An 80 minute mix that swerves wildly across more than three decades of rough hewn, industrialized techno and synthwave pop. You can subscribe to sndlgc podcast editions by copying this link.
Moebius & Beerbohm: Subito
Factory Floor: Ya
Malraia!: Your Turn to Run (Fehlmann mix)
Crash Course in Science: Jump Over Barrels
Fad Gadget: For Whom the Bells Toll III
Cold Cave: Rue the Day
Suicide: Rain of Ruin
Prostitutes: Chandeliers Shake
Front 242: Sample D
Marie Davidson: Adieu au Dancefloor
CoH: I Feel Summer
Silver Apples: Nothing Matters
Pussy Mothers: Get from in Front of Me
Celldöd: Falska Gudar (Dub)
GH: Yorkshire Fog
The Neon Judgement: Fashion Party
Soft Cell: A Man Could Get Lost
Kraftwerk: Musique Non-Stop
Pet Shop Boys: One-Hit Wonder
Rainbow Arabia: Computerized Romance
Eat Lights Become Lights: Modular Living
Ryuichi Sakamoto: Relache
Gabi Delgado: Victim
Tolouse Low Trax: Make Friends
Henry Badowski: Anywhere Else
Ultravox!: Quiet Men
The Julie Ruin: Time Is Up
Forma: Sane Man
Mariah: Shinzo No Tobira
Josefin Öhrn + the Liberation: In Madrid
Everything that's old is new again—special thanks to the 4 R's: reissue, remix, reunite, and replicate. In Retromania, Simon Reynolds argues that pop music is in real danger of being overwhelmed not just by its past, but also an overly precious reverence for it. A cursory look at the surge in analogue-electronic-driven pop and the industrialized techno underground would seem to prove his point.
It's more than that—ever more obscure ephemera is being unearthed. Music that never had a proper release when it was made decades ago is getting marketed today; competing for ears with the more current. Artists who languished in obscurity are touring and recording again, trying to get their (previously denied) 15 minutes, today. New acts are revisiting old influences and dusting off outdated equipment. It's getting damnably hard to tell when any of it belongs.
Of course our experience of time is linear, so we tend to view art as a straight progression: moments of invention building on past innovations, always striving forward. This outlook drove the endless post-everything-ism of late 20th century. It's an attractive (if, tad vainglorious) concept: we've reached the end of rock, or modernism, or what-have-you and now we are pushing beyond to whatever's next.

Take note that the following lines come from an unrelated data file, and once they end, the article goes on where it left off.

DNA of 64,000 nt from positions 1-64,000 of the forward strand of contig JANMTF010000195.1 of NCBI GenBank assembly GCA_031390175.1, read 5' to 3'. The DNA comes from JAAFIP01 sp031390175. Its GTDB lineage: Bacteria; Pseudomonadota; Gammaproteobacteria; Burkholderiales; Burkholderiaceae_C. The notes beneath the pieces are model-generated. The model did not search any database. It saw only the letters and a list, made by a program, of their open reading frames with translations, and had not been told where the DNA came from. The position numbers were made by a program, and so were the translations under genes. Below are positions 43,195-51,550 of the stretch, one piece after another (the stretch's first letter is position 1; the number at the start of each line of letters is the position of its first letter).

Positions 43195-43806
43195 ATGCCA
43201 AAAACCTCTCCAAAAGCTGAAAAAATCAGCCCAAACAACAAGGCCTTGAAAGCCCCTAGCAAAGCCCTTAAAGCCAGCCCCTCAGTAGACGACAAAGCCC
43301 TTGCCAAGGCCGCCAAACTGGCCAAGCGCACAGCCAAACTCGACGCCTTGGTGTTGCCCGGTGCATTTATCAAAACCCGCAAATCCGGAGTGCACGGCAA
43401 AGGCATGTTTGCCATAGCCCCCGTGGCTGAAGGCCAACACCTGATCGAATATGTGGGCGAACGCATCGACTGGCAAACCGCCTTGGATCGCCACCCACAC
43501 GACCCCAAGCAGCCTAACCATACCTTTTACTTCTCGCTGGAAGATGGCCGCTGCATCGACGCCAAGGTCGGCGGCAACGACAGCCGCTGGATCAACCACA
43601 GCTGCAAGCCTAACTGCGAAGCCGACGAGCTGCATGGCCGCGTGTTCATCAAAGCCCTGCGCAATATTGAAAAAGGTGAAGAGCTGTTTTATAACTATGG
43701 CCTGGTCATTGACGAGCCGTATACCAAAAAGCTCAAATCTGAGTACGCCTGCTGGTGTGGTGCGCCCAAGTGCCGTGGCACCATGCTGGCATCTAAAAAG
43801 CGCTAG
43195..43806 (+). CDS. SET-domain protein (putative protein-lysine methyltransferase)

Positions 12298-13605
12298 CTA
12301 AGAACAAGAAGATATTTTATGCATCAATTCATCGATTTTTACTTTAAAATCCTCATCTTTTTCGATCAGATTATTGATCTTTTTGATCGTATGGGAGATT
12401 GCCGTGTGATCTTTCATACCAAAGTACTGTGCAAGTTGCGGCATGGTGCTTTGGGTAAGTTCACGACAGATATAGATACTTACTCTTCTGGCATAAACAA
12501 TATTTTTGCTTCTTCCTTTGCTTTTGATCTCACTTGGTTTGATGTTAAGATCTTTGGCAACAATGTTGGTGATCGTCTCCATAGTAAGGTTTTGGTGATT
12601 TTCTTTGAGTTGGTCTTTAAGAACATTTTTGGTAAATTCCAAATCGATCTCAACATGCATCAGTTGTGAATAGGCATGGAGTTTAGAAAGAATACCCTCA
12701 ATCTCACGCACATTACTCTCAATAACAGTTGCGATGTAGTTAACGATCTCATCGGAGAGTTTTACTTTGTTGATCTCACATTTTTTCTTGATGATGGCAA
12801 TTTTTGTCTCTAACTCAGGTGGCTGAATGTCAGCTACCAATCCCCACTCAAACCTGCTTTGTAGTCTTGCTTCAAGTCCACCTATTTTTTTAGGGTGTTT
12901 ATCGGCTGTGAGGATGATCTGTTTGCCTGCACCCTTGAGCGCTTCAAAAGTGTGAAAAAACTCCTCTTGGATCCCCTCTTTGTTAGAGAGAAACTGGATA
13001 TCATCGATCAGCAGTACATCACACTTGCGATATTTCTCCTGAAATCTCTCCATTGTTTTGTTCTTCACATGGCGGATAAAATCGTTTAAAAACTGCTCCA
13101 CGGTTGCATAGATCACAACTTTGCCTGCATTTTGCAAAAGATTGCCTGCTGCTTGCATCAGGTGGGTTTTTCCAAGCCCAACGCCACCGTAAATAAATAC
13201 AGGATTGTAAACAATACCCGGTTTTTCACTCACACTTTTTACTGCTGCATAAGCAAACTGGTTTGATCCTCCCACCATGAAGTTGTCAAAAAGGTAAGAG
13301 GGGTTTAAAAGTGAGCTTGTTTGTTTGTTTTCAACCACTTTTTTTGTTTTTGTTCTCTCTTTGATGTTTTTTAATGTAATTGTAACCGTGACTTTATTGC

I'm beginning to believe this is not how art operates. We often forget art is also a craft. Its history and tradition are not merely useful to it but are an integral aspect of it. If art is solely about its craft it veers towards repertory. Alternately, we view the breaks with tradition and accepted forms as innovations, the great leaps forward. Between these two poles is the body: where the bulk of art we make, see, hear and experience, is.
These thoughts were spurred, in part, by the vast amount of music available to us today. Thanks to streaming services, we no longer need the funds to physically own every inch of musical history. This sort of access to our collective past (even the heritage of distant, foreign cultures) should have brought about the nuclear ear-pocalypse Simon Reynolds so fears. The weight of this access ought to crush all creativity. Increasingly though, I'm finding myself knocked sideways by what I'm hearing. Far from creativity imploding, the myth of art's linear progression, instead, is collapsing. These hybrids are crossbred out of time and place—and increasingly mysterious.
I wanted this mix to capture some of these chaotic, big ideas. I chose synthpop and industrial music since its something, with a lifetime of listening, I feel I have enough perspective on to make effective. Amongst the 32 tracks are some great, archival obscurities, artists of the old guard making new material, vintage recordings getting remixed by their aesthetic grandchildren, and new bands revamping throwback styles and rewiring vintage gear. Hopefully, it's all so jumbled, you have a hard time telling which is which.